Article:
My wife and I begin our second week at our seaside, Morro Bay apartment. To appreciate our love of Morro Bay, realize its “laid-back” ambience, sufficiently distant from the hectic, population centers of Los Angeles and San Francisco.We have also found its location to be an ideal gateway place for entering the famous cliffside environs of the Pacific Coast Highway. (PCH).
For this year’s stay , I clearly underestimated the time readjustment factor from our India tour back to California. As much as I would have loved to quickly resume my sleep schedule based on my normal sensitivity to light and darkness, such would not be the case. Fortunately, relaxation from road travels last week would seem to conquer my incessant insomnia with time. In fact, for much of my waking time this week, I would settle for staring out my bedroom window at the magnificent “Morro Rock” or occasionally venturing out to the nearby beach to feed hungry critters.
Conquering at last my mental fog, the timing seemed right, today to venture north on the “PCH.”Our itinerary would begin with a leisurely omelet breakfast at the “Pieman Deli” in picturesque Cayucos. A short conversation with the famous Pieman, himself would reveal that in his younger days he actually served as a personal chef for such celebrities as John Glenn, Chuck Norris and Eddie Munster. We would conclude our brief stop in Cayucos by sitting quietly near the pier to watch the surfers test their skills on the challenging, Pacific waves.
A short drive up the coast, we reached the always popular popular “elephant seal” beaches. In spring time, female cows by the thousands migrate to this spot to lie on the protected beaches to await the yearly mating ritual. Watching these land-awkward mammals can be quite entertaining as they slowly slide their immense bodies around the sand, fighting for precious space amidst their clustered masses.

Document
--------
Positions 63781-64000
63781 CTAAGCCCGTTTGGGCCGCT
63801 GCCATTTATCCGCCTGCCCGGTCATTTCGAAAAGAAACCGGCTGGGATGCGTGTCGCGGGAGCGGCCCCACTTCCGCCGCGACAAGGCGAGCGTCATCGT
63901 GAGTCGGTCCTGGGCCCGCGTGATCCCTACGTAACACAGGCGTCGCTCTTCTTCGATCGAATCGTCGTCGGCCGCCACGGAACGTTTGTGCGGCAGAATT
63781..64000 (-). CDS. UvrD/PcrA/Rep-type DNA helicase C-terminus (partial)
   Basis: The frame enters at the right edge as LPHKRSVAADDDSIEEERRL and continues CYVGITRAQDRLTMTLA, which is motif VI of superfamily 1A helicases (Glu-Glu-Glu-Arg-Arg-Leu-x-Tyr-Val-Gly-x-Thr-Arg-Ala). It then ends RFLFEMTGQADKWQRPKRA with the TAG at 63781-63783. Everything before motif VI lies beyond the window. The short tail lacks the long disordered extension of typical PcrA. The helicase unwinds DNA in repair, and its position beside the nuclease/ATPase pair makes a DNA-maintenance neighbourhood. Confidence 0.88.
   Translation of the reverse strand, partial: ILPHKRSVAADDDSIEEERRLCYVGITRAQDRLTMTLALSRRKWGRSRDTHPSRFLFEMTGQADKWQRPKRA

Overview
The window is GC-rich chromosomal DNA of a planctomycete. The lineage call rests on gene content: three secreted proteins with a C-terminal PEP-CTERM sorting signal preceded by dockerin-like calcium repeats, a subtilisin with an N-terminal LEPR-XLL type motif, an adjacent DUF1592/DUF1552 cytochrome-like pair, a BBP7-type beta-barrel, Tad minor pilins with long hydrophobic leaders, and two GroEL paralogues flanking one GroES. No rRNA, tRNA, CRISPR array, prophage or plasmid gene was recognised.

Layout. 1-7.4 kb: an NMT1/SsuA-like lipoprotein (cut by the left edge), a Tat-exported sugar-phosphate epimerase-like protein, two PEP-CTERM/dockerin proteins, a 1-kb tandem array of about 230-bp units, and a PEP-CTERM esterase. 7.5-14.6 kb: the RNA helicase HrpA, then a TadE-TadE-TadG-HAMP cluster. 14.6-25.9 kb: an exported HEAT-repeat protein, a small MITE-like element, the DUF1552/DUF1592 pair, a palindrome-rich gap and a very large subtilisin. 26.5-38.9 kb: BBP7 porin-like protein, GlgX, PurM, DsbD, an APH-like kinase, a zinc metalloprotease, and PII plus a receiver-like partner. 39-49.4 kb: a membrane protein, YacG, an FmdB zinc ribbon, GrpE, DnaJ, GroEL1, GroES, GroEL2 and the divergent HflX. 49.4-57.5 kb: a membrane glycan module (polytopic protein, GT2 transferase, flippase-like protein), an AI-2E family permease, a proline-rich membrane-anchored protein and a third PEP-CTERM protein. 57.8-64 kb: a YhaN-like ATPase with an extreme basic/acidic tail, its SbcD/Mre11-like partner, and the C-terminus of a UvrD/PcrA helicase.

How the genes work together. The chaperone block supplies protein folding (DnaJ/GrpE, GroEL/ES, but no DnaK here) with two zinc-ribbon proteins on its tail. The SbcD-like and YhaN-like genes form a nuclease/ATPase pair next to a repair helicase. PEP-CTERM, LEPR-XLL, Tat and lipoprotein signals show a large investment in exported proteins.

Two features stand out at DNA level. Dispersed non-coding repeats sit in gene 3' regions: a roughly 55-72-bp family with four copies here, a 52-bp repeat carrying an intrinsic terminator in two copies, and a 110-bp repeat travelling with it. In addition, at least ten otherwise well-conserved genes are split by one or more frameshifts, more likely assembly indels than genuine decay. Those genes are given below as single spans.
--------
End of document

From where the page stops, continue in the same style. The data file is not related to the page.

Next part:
Our final stop today would take place at the famous Hearst Ranch/Estate and nearby Historical Beach Park. Deciding to forego the $25.00 tram tour up to the Hearst Castle, we would amble around the Visitor Center to obtain historical tidbits about the family history of the William Randolph Hearst era. Concluding our short visit with a short walk along the well preserved Hearst pier, I imagined a time when the “rich and famous” movie stars of this era unpretentiously distanced themselves from their famous lives in Hollywood in this unassuming beachside location.
The Central California coast north from Morro Bay clearly provides a visually stunning place for my urban challenged mind to relax. In the spirit of my recent India travels, perhaps I have even found a Hindu-like place of pilgrimage. In such case, the self- meditative potential of these unobstructed coastlines of jagged Pacific seashore will timelessly stick in my mind as a much needed spiritual inspiration.